I remember the first time I swam in the San Francisco Bay. After almost 2 years of full-time physical therapy and unable to walk without a limp, I was literally gimpy. I felt as if I were stuck in thick mud. It made my urge to move and be free overpowering. I desperately wanted to run carefree across a meadow with my hair billowing at the sides, arms stretched out – like a scene from the Sound of Music. Instead I was hobbling though sterile corridors of medical buildings from specialist to specialist, wondering if I would ever feel normal again.
Everything changed on November 22nd 2009. After a few months of rehab in a pool and wearing just a swimsuit, cap and goggles, I dove head first in chilly 54 degree water. As I came up to the surface for air I struggled to catch my breath. The shock of the cold water on my body felt as though someone was standing on my chest, constricting my breathing.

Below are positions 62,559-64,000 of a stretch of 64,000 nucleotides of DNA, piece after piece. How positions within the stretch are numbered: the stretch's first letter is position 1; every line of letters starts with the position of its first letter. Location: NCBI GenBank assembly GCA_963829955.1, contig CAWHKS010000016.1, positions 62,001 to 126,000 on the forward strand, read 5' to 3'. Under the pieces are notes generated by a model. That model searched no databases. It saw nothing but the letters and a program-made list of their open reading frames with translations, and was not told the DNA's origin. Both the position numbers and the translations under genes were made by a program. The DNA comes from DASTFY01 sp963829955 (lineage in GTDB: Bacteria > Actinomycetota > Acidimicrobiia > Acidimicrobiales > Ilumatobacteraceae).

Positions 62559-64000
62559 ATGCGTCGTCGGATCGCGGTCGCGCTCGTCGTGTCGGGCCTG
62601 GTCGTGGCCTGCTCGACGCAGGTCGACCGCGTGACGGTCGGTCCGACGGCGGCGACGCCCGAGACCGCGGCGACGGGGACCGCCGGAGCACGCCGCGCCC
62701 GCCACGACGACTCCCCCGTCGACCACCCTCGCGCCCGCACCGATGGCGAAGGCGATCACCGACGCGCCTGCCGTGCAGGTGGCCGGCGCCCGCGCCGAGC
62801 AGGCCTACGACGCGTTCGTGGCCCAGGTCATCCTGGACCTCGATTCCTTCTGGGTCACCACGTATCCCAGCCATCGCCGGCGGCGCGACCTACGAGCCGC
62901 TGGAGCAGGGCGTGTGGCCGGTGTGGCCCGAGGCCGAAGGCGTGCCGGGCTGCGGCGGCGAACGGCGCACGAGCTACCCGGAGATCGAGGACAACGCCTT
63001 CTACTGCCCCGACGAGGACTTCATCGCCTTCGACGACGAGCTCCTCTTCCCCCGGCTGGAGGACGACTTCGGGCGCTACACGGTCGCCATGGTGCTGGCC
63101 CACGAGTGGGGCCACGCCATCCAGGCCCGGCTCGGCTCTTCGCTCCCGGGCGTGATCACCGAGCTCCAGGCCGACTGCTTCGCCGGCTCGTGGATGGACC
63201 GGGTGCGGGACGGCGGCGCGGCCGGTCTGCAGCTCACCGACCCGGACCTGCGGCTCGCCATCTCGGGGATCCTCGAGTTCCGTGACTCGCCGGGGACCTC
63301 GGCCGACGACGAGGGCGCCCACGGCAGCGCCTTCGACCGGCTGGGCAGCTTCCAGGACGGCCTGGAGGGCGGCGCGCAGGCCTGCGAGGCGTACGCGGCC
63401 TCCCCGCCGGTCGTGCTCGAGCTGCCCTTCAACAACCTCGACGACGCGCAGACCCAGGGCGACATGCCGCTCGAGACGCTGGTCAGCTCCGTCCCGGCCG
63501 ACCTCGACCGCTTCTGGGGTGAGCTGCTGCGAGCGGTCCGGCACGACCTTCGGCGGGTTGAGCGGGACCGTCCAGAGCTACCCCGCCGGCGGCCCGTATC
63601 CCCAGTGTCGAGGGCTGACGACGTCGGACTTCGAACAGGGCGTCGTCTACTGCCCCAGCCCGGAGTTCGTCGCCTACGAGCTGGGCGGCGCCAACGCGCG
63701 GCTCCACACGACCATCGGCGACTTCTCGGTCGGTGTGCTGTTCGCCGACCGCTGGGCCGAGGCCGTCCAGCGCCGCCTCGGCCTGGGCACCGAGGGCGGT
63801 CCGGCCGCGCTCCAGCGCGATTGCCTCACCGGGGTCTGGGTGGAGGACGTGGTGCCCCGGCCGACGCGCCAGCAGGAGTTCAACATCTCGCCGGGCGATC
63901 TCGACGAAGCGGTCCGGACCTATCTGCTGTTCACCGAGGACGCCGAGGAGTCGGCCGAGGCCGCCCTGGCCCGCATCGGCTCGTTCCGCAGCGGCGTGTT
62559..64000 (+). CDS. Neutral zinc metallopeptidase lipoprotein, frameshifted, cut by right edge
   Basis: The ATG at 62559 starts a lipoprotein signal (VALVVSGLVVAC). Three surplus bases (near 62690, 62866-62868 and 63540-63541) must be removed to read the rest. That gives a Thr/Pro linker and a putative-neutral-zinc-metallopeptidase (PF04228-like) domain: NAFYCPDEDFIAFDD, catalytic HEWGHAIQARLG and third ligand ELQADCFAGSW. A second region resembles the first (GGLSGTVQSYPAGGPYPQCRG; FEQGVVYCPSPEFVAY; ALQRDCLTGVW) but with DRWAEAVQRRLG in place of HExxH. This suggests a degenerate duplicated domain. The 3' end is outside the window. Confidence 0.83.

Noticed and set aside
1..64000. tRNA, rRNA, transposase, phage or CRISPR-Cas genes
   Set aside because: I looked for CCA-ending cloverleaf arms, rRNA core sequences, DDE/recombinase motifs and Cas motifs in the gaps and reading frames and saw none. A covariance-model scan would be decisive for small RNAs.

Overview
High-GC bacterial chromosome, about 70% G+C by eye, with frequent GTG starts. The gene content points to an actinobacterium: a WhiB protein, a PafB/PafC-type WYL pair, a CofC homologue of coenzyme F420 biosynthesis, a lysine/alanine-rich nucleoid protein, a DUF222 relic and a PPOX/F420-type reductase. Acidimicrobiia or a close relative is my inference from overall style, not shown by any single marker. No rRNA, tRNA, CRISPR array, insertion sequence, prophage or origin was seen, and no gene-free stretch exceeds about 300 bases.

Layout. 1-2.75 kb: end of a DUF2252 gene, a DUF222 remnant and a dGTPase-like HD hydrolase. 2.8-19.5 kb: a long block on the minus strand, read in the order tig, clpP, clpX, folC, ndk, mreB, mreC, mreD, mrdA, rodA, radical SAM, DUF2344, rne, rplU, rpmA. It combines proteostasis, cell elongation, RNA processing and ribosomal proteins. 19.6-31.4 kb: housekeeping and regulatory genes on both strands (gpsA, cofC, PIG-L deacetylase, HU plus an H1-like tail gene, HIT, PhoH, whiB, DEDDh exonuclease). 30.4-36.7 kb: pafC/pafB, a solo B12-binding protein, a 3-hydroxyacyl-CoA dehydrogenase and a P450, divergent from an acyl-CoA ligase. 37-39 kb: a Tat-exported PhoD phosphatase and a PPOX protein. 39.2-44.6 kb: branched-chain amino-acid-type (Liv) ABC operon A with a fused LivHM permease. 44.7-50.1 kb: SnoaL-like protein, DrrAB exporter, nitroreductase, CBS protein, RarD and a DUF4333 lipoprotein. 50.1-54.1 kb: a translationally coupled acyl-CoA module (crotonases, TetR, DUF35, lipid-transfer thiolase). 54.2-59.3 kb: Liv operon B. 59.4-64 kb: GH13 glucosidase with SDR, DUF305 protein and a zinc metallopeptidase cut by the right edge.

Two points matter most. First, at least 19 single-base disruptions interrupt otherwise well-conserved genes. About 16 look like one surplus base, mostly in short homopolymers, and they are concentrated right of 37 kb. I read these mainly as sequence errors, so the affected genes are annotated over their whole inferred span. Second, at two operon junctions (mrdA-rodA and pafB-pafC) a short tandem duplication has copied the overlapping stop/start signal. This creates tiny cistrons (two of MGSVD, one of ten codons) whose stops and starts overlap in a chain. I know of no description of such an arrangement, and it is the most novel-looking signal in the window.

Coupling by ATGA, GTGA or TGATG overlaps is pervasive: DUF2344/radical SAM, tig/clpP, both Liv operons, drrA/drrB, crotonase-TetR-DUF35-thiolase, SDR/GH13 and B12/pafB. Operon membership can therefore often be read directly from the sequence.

But I didn’t panic. I wasn’t scared. I had recently been through far worse. As I began to move my arms and legs and swim away from shore I felt incredibly revitalized. I smiled - ear to ear. It was exhilarating. And so, like a ship on its maiden voyage into the ocean after years of land-locked construction, I left my berth, sans broken Champagne bottle.
Since that day, multiple open water adventures later, I have re-ignited my soul – an adventurous and carefree spirit – that had been snuffed out in the aftermath of my injury.
Perhaps the biggest surprise is what each of these swims reveals. None of these are simple endurance athletic events. They are far more than swimming from point A to point B. They are personal journeys into the unknowable. The satellite map tracking identifies the area covered but does not begin to scratch the surface of the experience.
To be able to look at a map of the globe and point to a stretch of water and say, “I swam that” is an accomplishment. What is between those points is far more poignant.
(Molokai Channel: Molokai - Oahu, 26 miles. Completed: November 9th 2012).